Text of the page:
Political tensions on the rise in post US Iraq

BAGHDAD — On the surface, it would appear that the announcement by an anti-American Shia insurgent group that it is laying down its arms and joining the political process would help stabilize the turbulent situation in Iraq.


But analysts warn that the move by Asaib Ahl al-Haq, or the League of the Righteous, could have the opposite effect by further alienating Sunni Arabs while sparking rivalries between competing Shia groups.

The government of Prime Minister Nouri al-Maliki welcomed the declaration by Asaib Ahl al-Haq to renounce violence and enter politics, describing it as a step toward political stability.

Saad al-Mutlabi, an aide to Maliki, said the government deserved credit for persuading insurgents to join mainstream politics.

“It’s an achievement to convince this group to lay down its arms and join us,” he said. “We welcome them.”

Asaib Ahl al-Haq first emerged in 2007 after splitting from another anti-American group led by Shia cleric Muqtada al-Sadr.

Asaib is thought to have been responsible for many of the attacks on U.S. forces in the ensuing years. Its critics say the group is covertly financed by Iran, an allegation its members deny.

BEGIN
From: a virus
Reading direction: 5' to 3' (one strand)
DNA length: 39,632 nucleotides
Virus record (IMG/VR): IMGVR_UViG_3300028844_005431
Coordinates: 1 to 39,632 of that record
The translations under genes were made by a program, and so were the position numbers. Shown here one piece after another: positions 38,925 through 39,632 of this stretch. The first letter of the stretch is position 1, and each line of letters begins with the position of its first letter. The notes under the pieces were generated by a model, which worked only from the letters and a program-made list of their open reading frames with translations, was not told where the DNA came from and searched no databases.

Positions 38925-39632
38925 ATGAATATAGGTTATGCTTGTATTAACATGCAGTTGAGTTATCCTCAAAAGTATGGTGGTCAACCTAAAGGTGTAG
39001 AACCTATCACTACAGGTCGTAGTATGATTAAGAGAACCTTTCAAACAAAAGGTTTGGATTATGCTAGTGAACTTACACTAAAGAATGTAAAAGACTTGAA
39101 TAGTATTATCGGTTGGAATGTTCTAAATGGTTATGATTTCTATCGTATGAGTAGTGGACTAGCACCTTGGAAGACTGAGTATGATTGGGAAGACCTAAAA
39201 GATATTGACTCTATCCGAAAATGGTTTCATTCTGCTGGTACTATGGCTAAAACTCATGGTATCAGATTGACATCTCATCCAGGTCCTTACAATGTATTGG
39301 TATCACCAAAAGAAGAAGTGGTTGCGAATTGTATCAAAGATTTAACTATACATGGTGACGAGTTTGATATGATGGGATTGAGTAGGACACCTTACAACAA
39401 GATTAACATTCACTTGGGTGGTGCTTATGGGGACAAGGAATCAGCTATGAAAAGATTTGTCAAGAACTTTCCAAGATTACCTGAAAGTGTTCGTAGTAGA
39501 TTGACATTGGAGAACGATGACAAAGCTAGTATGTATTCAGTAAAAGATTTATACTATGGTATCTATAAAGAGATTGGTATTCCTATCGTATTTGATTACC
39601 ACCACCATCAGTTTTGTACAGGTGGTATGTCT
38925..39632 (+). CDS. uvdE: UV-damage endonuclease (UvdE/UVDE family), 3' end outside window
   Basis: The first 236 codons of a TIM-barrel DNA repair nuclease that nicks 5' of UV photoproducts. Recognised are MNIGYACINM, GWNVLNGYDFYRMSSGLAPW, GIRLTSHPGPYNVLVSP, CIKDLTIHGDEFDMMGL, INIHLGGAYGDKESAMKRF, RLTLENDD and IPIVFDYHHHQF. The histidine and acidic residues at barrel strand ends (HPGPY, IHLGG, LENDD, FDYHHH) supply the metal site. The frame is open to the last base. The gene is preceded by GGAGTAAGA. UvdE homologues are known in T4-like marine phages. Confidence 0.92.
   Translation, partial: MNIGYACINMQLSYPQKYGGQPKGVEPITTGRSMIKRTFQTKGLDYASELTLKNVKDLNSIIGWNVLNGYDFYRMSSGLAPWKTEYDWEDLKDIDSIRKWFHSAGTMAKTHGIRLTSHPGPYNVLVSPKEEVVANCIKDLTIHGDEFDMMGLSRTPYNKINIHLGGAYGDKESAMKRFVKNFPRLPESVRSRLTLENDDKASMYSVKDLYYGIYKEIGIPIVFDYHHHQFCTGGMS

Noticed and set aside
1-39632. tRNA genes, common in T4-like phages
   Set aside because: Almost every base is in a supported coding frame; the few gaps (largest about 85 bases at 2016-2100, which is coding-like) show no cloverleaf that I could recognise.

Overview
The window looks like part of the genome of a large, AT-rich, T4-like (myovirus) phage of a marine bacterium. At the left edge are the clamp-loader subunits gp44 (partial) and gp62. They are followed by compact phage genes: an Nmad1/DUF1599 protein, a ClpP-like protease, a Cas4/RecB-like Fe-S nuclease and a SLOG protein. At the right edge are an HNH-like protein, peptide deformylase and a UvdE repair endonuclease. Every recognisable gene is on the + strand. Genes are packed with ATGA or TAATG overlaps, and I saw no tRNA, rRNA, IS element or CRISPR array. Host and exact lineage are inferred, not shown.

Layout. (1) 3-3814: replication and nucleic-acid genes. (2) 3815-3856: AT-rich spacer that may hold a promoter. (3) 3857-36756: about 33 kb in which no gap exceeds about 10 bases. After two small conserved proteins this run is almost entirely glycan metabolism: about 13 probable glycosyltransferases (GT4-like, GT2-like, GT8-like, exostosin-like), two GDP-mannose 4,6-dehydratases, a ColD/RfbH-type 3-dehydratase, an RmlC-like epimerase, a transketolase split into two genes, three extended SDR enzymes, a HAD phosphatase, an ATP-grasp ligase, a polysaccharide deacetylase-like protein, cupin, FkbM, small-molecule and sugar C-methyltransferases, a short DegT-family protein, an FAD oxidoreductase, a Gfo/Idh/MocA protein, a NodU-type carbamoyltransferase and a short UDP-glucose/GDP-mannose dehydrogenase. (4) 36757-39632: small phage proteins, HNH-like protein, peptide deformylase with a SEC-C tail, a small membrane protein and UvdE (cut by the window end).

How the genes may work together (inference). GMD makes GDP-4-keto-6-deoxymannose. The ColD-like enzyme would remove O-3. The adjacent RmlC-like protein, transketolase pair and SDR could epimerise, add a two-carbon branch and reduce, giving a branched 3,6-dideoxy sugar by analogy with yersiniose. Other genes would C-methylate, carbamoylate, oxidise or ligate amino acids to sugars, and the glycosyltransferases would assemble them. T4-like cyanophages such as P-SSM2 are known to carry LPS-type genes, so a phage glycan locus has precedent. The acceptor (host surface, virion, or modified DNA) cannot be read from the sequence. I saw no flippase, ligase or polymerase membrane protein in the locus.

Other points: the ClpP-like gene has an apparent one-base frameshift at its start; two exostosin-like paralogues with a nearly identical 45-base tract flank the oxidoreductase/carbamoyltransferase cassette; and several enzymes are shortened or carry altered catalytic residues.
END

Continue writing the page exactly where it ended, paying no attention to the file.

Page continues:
There are already signs that Asaib’s move has sparked tension within the government.

Members of the Sadrists’ party, whose support is critical to the Maliki government, have made it clear they oppose Asaib’s entry into politics.

Hussein Talib, a member of parliament from the Sadrist bloc, said they would oppose Asaib’s inclusion in the political process.

“We will not allow their participation; it threatens Iraq’s unity,” he said.

Muqtada al-Sadr issued a statement accusing Asaib of being “killers with no religion — all they care about is position.”

The latest clash between Shia factions comes on top of divisions between the Shia-led government and the country’s Sunni minority, a gulf that was recently widened when an arrest warrant was issued for the country’s top Sunni politician, Vice President Tariq al-Hashemi.

Hashemi has sought refuge in the Kurd-controlled north, and most members of his Sunni-backed Iraqiya bloc are refusing to participate in government, effectively paralyzing the government.

Mariam Abdullah, a Baghdad-based analyst, sees nothing but trouble emerging from the clash between Shia factions.

“Adding a new faction to the already divided existing factions will result in chaos,” he warned.

• Mohammed is a reporter in Iraq who writes for The Institute for War & Peace Reporting, a nonprofit organization that trains journalists in areas of conflict.


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